This is not to say that Boomers have been right about everything because they obviously haven’t been (which generation is?). In fairness to Gibney and other critics, the Boomer generation has indeed been marked by excessive materialism and greed—ironic given that they grew up in the 1960s’ counter-cultural revolution. They have, seemingly, cared little about America’s future generations as they’ve exploited economic markets and resources for their own immediate gain. They have willingly supported a plethora of America’s unjust wars across the globe. Boomers have also been great advocates of the destructive liberal zeitgeist that has driven the nation into a cesspool of moral filth and degeneracy. The narcissism and self-entitlement of today’s Gen-Xers and Millennials is largely attributable to the poor parenting of Boomers.

Whether it’s feminism, gay rights, gay marriage, or Transgender rights, massive numbers of Boomers have backed it all. Boomers have also largely supported non-White immigration to the U.S., racial “equality” laws, including federal policies giving preferences to minorities over Whites. Boomers have, generally, been big supporters of Israel, a country that routinely commits humanitarian crimes against Palestinians and which has a political stranglehold on our nation’s congress. Many of these same Boomers are devout Christians who broadly support Zionism.

More examples could be given, but it does little good to deny that a great number of Boomers have contributed to our national decline, and the serious problems we now face both socially and economically. Despite this, some deeper questions and considerations must be addressed if we’re going to be fair to this subject.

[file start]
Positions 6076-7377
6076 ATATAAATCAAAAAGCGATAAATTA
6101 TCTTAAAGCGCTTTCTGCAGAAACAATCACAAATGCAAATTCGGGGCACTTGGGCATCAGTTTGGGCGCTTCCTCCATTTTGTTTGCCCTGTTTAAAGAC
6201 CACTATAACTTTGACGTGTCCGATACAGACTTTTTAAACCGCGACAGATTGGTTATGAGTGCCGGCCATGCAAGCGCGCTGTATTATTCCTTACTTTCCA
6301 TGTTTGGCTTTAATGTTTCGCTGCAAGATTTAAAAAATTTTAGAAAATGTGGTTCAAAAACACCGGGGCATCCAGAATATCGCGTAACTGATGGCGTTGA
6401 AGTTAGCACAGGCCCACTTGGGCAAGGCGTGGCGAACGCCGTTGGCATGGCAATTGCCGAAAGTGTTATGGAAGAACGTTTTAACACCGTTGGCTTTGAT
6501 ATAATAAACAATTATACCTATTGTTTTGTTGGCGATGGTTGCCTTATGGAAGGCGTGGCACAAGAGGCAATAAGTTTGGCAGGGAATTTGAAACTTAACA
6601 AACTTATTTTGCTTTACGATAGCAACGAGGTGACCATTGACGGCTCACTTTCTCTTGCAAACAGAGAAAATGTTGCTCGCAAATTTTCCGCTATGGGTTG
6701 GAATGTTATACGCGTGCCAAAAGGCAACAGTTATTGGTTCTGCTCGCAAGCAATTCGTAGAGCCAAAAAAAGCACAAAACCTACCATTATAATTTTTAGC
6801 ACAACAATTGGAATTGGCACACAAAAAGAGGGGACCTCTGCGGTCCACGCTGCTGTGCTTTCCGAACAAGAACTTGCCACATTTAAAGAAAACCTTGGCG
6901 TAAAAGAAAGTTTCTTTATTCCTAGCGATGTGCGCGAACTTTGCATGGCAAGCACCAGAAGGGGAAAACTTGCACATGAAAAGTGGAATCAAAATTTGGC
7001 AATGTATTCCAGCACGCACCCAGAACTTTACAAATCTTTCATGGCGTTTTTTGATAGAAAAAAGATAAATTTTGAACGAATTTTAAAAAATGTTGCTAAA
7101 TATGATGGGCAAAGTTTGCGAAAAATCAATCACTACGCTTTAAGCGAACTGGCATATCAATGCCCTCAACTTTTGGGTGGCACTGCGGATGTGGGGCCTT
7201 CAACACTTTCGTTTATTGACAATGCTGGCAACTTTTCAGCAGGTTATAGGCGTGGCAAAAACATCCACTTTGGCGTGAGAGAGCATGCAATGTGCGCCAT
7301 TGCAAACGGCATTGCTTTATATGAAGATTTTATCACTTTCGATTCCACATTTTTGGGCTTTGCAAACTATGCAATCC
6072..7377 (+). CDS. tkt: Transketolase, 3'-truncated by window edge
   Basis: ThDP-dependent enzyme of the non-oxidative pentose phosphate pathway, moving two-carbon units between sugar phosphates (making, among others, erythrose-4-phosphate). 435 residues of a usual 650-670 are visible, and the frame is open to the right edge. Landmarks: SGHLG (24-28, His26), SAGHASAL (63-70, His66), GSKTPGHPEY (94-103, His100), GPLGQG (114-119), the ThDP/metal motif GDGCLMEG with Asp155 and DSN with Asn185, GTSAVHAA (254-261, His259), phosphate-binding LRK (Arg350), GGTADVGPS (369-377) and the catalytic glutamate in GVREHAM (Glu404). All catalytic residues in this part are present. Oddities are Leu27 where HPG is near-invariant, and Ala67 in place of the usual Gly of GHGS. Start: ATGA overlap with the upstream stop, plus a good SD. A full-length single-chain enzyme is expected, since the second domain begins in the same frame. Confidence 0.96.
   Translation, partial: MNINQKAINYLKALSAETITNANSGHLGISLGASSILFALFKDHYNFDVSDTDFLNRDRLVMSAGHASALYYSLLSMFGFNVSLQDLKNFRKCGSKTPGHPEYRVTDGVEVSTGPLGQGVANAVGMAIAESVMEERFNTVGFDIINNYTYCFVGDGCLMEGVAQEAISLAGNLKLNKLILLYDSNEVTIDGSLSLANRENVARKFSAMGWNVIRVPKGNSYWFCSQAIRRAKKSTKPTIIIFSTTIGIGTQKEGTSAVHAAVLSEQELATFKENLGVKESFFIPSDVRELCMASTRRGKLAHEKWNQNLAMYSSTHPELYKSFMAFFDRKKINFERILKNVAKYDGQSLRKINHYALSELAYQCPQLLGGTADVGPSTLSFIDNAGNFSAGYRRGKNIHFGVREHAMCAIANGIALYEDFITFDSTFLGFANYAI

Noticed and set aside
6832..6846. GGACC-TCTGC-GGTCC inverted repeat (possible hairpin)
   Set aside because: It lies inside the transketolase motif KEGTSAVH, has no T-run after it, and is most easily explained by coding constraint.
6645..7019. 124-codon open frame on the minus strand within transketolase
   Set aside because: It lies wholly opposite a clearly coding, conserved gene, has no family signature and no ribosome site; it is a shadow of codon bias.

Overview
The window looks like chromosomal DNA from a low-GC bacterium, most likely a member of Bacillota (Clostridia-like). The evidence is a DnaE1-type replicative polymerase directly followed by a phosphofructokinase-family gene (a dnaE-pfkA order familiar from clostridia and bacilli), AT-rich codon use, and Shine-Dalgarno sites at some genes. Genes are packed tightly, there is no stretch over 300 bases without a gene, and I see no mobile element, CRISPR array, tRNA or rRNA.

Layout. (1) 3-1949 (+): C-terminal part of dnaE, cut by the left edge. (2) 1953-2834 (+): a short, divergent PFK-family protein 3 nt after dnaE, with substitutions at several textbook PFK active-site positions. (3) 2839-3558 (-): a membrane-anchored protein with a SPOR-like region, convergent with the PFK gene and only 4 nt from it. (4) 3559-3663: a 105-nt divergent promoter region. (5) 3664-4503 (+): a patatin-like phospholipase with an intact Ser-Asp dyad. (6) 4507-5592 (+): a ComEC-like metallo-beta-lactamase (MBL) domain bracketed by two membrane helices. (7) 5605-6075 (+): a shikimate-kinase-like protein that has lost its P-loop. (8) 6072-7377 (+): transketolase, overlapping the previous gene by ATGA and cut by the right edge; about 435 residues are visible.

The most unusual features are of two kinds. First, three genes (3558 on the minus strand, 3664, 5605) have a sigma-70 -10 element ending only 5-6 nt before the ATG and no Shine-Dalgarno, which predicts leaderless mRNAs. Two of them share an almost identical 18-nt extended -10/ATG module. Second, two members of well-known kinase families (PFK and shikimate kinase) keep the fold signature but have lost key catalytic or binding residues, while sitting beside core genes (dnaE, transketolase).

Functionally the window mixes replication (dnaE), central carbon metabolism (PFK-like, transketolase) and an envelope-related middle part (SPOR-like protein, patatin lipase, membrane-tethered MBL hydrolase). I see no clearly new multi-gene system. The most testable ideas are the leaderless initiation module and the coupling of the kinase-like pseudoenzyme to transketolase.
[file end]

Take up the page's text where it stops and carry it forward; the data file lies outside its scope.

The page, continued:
Whatever fingers might be pointed at Boomers, are the Gen-X, Millennial, and Gen-Z generations any better? A whole lot of justifiable criticism could be directed at them too, but what would that really accomplish except pitting White Americans from different generations against one another? Gender confusion and racial self-abasement are far more common among the younger generations than the boomers. Every generation has both good and bad people among them, and the Boomer generation in this regard is no different.

The Boomer years, despite their failings, produced many good and decent people. There were great scientific discoveries and new technologies that were invented as well. A good many of those same Boomers were brave and honorable men and women. Yes, they fought in several unjustifiable wars, but would those of the Gen-X, Millennial or Gen-Z generations — given the same circumstances, influences, and worldview as the Boomers — done any differently? In fact, the Xers, and Millennials have also willingly marched off to fight our neocon-inspired wars.

The assumption by many to think Boomers had it easy is false. Most Boomers, I’m inclined to believe, struggled through life to make something of themselves. They worked long and hard and, thus, were rewarded for their efforts. If any generation of Americans had it easy, it’s probably those born during the Gen-X, Millennials, and Gen-Z eras when the U.S. was at its pinnacle in terms of national wealth and innovative technologies.